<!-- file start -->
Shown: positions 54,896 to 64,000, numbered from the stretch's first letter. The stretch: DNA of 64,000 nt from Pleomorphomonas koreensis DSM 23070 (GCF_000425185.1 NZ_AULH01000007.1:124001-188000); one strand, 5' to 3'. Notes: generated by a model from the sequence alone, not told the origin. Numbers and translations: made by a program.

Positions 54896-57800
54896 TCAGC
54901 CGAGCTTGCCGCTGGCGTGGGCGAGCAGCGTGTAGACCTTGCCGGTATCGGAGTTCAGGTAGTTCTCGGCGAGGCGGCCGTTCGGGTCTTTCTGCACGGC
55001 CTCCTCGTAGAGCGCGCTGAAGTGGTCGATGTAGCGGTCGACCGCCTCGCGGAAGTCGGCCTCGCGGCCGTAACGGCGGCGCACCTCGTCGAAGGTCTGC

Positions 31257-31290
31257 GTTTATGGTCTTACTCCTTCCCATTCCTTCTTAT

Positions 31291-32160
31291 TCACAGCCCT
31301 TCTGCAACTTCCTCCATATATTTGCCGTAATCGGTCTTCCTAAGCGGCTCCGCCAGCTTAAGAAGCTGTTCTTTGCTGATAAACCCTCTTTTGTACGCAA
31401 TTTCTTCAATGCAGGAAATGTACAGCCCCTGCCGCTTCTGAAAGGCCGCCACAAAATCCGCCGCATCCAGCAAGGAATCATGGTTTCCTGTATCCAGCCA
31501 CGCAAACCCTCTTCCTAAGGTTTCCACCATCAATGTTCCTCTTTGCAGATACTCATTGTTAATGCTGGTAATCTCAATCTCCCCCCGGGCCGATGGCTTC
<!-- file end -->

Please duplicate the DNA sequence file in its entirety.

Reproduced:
Shown: positions 54,896 to 64,000, numbered from the stretch's first letter. The stretch: DNA of 64,000 nt from Pleomorphomonas koreensis DSM 23070 (GCF_000425185.1 NZ_AULH01000007.1:124001-188000); one strand, 5' to 3'. Notes: generated by a model from the sequence alone, not told the origin. Numbers and translations: made by a program.

Positions 54896-57800
54896 TCAGC
54901 CGAGCTTGCCGCTGGCGTGGGCGAGCAGCGTGTAGACCTTGCCGGTATCGGAGTTCAGGTAGTTCTCGGCGAGGCGGCCGTTCGGGTCTTTCTGCACGGC
55001 CTCCTCGTAGAGCGCGCTGAAGTGGTCGATGTAGCGGTCGACCGCCTCGCGGAAGTCGGCCTCGCGGCCGTAACGGCGGCGCACCTCGTCGAAGGTCTGC

Positions 31257-31290
31257 GTTTATGGTCTTACTCCTTCCCATTCCTTCTTAT

Positions 31291-32160
31291 TCACAGCCCT
31301 TCTGCAACTTCCTCCATATATTTGCCGTAATCGGTCTTCCTAAGCGGCTCCGCCAGCTTAAGAAGCTGTTCTTTGCTGATAAACCCTCTTTTGTACGCAA
31401 TTTCTTCAATGCAGGAAATGTACAGCCCCTGCCGCTTCTGAAAGGCCGCCACAAAATCCGCCGCATCCAGCAAGGAATCATGGTTTCCTGTATCCAGCCA
31501 CGCAAACCCTCTTCCTAAGGTTTCCACCATCAATGTTCCTCTTTGCAGATACTCATTGTTAATGCTGGTAATCTCAATCTCCCCCCGGGCCGATGGCTTC